With a few exceptions(1), the films were unremarkable. Fourie (1981) attributes this to the conservative attitude of Afrikaners at that stage towards the films. Afrikaners wanted their ideals visualised in these films. This idealistic conservatism was characterised by an attachment to the past, to ideals of linguistic and racial purity and to religious and moral norms. The films had to subscribe to these conservative norms in order to be successful at the box-office. The films seldom attempted to explore a national cultural psyche. As such, they were a closed form, made by Afrikaners for Afrikaners, with little or no attention to their potential to say something important about their society to an international audience. The type of realism that could have analysed Afrikaner culture in a critical manner was avoided. Instead use was made of folk stereotypes that showed the Afrikaner as chatty, heart-warming and lovable in a comedy tradition, or as beset by emotional problems that had little to do with society, but much to do with the mainsprings of western melodrama about mismatched couples overcoming obstacles on the path to true love (see especially Pretorius, in Blignaut & Botha 1992). These films ignored the socio-political turmoil, as well as the realities experienced by black South Africans.

Fourie (1982) argued that most Afrikaans films communicated by means of obsolete symbols that had little intercultural communication value. They painted a one-sided and stereotypical portrait of the Afrikaner, leading to a misconception about who and what the Afrikaner was. Furthermore, the negative portrayal of blacks as a servant class in these films is a visual symbol of the deep-seated apartheid ideology.

The Afrikaans film, with a few exceptions (2) including television dramas and series, stagnated during the past three decades and even disappeared in the 1980s. In the 1990s, the Afrikaans film will have to adapt to the drastic changes in South African society, or else become totally irrelevant when their themes are measured against the viewers' own experience (Pretorius, in Blignaut & Botha 1992).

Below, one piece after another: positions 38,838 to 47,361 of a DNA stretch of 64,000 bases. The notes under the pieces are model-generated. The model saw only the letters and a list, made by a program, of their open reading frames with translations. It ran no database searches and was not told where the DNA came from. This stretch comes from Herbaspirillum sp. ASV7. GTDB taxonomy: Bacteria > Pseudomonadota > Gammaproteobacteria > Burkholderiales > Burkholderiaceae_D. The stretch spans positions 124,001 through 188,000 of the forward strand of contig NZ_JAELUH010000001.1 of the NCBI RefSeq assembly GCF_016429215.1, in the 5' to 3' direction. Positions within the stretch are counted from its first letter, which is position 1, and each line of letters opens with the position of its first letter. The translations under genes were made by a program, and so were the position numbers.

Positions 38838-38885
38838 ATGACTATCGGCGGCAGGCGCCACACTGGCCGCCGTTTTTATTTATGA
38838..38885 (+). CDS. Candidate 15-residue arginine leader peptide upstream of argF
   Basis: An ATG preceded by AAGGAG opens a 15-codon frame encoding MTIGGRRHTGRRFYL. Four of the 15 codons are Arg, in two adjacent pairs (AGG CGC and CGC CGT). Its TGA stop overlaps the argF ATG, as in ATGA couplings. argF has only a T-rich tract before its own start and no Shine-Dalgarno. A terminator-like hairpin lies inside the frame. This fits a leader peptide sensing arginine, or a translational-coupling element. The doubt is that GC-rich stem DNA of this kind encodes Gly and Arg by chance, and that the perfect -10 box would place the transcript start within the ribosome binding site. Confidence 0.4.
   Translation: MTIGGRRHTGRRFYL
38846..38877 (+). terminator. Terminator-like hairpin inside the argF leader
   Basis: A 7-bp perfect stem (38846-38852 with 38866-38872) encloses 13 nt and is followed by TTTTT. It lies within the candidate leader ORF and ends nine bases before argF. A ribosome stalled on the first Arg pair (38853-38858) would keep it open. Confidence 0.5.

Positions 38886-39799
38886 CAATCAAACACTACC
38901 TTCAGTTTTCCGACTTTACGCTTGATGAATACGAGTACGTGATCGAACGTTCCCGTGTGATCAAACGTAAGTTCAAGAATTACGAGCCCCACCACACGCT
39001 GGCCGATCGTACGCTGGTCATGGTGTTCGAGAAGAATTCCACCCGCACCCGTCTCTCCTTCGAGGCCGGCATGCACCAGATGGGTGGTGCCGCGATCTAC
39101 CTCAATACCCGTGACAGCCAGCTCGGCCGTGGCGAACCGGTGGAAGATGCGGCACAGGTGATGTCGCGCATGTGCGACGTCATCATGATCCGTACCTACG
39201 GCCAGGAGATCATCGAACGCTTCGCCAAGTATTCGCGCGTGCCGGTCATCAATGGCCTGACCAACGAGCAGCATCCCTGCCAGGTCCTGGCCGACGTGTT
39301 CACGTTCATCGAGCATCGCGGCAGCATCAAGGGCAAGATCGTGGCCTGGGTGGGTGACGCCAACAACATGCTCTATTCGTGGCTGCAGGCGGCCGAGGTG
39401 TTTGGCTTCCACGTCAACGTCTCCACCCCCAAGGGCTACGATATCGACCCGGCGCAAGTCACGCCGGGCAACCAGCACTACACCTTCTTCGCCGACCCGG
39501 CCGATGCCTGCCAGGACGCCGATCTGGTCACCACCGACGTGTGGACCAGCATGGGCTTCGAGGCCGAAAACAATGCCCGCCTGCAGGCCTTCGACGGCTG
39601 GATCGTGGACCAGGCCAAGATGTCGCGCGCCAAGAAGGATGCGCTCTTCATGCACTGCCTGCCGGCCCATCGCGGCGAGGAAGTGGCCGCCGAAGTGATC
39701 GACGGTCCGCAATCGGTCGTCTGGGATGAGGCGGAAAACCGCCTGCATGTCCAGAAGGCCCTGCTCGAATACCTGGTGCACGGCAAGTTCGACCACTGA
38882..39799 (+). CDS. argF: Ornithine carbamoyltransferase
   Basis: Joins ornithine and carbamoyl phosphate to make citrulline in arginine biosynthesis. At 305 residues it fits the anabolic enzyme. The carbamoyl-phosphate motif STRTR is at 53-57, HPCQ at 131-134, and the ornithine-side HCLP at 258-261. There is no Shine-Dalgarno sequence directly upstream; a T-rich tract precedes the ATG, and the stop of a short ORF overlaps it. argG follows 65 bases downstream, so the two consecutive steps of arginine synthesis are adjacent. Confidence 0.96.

Another contributor to the fragmentation of the national film industry was the creation of a so-called "Bantu" film industry during the 1970s. This boost to "black" films resulted in the making of a large number of shoddy films in ethnic languages that were screened in churches, schools and community and beer halls. It was contrary to government policy to allow black cinemas in the urban "white" areas, as this would concede the citizenship of urban blacks. The urbanisation of blacks was portrayed as uniformly negative and homeland life as more fitting (Gavshon 1983; Van Zyl 1985). At this stage, black and white audiences were treated differently. The audiences were separated, each with its own set of rules and operations, films and theatres. Any film that managed to be made which in any way reflected the South African society in turmoil, was banned by the state, or received no distribution whatsoever, and thus did not qualify for any film subsidy. A true national film industry did not therefore develop through the Bantu film industry -- only a few inferior paternalistic films for blacks were made, chiefly by whites.

During the mid-1980s the industry was further fragmented. By means of substantial tax concessions that made investing in film an attractive option, a boom occurred in the commercial industry (see Accone 1990a; 1990b; Powell 1990; Schoombie 1990; Silber 1990a, 1990b; Blignaut & Botha 1992). Several hundreds of films were made, mostly inferior imitations of American genre films (see for example Blignaut & Botha, 1992). The majority of these tax shelter films did not reflect any recognisable socio-political reality or national culture. At the end of the 1980s, the tax shelter scheme collapsed and the current subsidy system again only pays subsidy on box-office returns.

The history of film distribution in South Africa has sadly been one of racism and segregation (see for example Tomaselli 1989). Only in 1985 did the distributors manage to desegregate some cinemas, and for the first time the existence and importance of the majority of South Africans, deprived both socially and economically of the chance to be part of a cinema-going public, were acknowledged.